2. We are defined by the stories that we tell ourselves. That story may limit you. The story may give you an excuse or be an excuse. Everyone has a story or a set of stories that define who he or she is. The question is: Is your story empowering you to maximize what life has given you, or is your story causing you to fall short? …….Your history isn’t your destiny—your decisions are. You see, it’s never the environment; it’s never the events of our lives, but the meaning we attach to the events – how we interpret them – that shapes who we are today and who we’ll become tomorrow. It is the new story that we follow that counts. All of us have the awesome ability to take any experience of our lives and create a story that disempowers us or one that can literally save our lives. What we can or cannot do, what we consider possible or impossible, is rarely a function of our true capability. It is more likely a function of our beliefs and the story about who we are. + What is a goal that you have always wanted to achieve and haven’t? Why haven’t you? Whatever your reason, there’s always a limiting belief, a limiting story. The first step in replacing old, disempowering Stories with new, empowering stories and beliefs.

 

An old story might be something like:

“You’re too young.” “You’re too old.” “You’re uneducated.” “You’re over-educated.” “You don’t have enough experience.” “You don’t have the right experience.”—This could be literally anything. Listen carefully and write it down word-for-word.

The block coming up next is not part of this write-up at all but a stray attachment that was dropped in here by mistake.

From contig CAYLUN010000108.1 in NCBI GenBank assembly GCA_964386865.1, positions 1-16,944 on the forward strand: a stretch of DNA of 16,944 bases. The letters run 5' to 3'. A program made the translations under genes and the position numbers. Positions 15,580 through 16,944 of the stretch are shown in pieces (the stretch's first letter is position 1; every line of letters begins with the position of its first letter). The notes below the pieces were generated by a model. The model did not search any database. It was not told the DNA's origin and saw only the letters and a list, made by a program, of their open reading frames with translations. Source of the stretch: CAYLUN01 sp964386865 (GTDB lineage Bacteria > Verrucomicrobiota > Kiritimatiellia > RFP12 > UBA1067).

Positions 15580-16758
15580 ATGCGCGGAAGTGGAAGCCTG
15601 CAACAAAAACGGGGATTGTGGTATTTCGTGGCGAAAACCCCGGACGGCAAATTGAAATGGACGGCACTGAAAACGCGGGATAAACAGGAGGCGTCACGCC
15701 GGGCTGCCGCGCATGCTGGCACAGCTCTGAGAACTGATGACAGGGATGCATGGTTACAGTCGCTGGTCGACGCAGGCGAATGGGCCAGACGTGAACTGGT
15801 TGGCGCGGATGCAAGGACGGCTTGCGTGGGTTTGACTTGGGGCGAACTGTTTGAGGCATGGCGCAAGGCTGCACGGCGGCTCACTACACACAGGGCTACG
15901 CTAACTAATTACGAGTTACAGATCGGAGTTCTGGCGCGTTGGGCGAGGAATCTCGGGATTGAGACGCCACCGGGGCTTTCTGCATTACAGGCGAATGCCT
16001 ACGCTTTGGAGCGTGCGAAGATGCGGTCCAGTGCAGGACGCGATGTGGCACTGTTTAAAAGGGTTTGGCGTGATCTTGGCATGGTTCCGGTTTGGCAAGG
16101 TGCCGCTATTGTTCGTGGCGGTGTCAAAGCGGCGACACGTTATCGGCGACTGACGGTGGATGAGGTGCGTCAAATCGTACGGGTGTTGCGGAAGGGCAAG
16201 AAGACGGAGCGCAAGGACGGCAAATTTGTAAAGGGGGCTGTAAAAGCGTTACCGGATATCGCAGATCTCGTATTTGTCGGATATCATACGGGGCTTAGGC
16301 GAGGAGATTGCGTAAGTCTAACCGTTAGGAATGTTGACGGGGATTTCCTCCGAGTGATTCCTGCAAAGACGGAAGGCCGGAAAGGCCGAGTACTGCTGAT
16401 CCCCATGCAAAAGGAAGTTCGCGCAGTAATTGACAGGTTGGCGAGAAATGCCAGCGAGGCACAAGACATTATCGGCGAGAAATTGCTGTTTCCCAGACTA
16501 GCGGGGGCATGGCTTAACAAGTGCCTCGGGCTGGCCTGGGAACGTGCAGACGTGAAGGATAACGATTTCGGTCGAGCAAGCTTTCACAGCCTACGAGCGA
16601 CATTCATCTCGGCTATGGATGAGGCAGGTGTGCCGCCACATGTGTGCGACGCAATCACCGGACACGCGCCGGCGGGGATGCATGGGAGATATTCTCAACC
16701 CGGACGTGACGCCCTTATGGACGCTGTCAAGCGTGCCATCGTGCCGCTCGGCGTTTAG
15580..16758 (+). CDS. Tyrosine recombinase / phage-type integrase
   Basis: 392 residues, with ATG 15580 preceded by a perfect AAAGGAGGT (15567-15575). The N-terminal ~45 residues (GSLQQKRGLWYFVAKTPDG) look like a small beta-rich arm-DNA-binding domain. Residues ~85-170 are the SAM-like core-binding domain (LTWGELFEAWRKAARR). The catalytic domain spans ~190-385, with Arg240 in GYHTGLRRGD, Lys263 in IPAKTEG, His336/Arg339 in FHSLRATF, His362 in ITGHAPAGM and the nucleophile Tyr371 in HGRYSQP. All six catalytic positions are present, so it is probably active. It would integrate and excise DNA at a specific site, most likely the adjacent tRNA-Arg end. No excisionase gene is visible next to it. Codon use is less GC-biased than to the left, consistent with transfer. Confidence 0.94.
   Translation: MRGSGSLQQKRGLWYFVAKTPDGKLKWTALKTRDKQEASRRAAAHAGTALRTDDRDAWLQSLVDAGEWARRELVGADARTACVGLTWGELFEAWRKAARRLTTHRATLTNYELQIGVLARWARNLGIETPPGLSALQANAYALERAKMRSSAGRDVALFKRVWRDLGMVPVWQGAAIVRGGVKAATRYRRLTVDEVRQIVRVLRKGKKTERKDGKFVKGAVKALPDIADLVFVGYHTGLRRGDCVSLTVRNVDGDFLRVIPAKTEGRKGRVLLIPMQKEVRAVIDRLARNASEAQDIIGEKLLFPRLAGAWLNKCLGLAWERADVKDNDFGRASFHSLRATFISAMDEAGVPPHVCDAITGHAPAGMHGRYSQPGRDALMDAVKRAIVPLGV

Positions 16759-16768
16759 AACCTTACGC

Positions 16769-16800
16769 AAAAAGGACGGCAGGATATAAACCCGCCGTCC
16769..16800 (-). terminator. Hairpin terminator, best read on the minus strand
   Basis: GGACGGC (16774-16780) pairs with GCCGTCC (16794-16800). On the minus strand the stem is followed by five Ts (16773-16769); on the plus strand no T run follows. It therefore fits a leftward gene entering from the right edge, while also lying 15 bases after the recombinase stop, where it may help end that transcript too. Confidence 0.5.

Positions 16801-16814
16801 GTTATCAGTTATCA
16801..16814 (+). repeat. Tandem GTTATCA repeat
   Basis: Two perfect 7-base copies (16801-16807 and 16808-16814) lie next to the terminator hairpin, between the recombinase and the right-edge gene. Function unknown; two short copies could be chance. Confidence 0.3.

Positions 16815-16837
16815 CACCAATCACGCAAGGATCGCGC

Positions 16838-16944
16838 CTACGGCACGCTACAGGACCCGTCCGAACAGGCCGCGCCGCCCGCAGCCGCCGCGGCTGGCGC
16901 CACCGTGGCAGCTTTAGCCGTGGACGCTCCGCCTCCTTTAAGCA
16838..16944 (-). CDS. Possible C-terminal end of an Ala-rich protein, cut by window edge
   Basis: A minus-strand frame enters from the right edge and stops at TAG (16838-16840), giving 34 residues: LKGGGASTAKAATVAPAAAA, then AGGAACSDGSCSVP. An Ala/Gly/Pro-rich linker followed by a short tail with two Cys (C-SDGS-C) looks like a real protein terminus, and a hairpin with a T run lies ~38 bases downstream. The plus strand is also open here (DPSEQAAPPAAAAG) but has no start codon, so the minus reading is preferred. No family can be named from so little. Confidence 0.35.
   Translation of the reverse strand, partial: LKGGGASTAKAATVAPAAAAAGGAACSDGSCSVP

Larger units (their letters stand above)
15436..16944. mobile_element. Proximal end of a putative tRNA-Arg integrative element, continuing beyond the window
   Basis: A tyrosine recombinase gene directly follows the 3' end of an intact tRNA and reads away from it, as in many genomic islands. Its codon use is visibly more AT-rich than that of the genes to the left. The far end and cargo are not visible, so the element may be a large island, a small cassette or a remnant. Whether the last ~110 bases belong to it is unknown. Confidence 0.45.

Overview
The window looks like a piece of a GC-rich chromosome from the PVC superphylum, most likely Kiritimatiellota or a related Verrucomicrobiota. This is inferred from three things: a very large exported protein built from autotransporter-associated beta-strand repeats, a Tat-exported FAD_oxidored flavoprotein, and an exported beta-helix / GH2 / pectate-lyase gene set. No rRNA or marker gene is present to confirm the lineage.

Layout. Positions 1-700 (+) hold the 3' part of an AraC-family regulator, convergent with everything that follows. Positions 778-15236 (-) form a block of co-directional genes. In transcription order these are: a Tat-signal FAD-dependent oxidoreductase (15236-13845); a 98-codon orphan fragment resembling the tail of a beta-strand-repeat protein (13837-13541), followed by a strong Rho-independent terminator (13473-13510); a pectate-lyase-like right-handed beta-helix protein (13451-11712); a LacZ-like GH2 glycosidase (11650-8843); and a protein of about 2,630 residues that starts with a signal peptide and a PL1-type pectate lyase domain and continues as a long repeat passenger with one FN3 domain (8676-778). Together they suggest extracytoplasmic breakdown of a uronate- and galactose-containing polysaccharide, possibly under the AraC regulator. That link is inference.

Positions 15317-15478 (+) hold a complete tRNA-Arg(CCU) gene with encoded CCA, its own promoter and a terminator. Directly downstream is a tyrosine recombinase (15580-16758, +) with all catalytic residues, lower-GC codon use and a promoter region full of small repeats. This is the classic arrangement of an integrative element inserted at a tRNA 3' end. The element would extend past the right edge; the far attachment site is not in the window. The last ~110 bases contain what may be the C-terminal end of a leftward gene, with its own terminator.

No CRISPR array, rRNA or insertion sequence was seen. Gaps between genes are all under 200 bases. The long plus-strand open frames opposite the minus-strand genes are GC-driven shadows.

Evaluate whether this story is empowering. Is it enabling you to accomplish the outcomes you want or is it preventing you from doing so? Be honest. (Sometimes, people are addicted to their problems and the stories that create them.)

Write down a different story. I’m not talking about a bunch of positive thinking mumbo jumbo. I am talking about telling yourself the truth. And often, this is simply a matter of shifting your perspective.

-Start telling yourself the new story. Every time your inner narrator begins telling the old yarn, stop him. Say, “No! That’s baloney. Here’s the truth.” Then repeat your new story.

Frey Freyday was actually born out of something I created called “Words To Live By” (WTLB).

Going forward, I will now not only share the quotes, as you may be used to receiving, but also

a related (WTLB). In 1999, when we had our first daughter, I was contemplating how I would

raise my new beautiful child, and I was thinking about how I can best educate her and my other

children about values, morals, and other key thoughts about life. School offers education.

Religion offers some values and morals. Parents offer most of it, sometimes intentionally,

sometimes accidentally.

So I created a (WTLB) book, like a dictionary, which lists things like honesty, love, persistence, etc.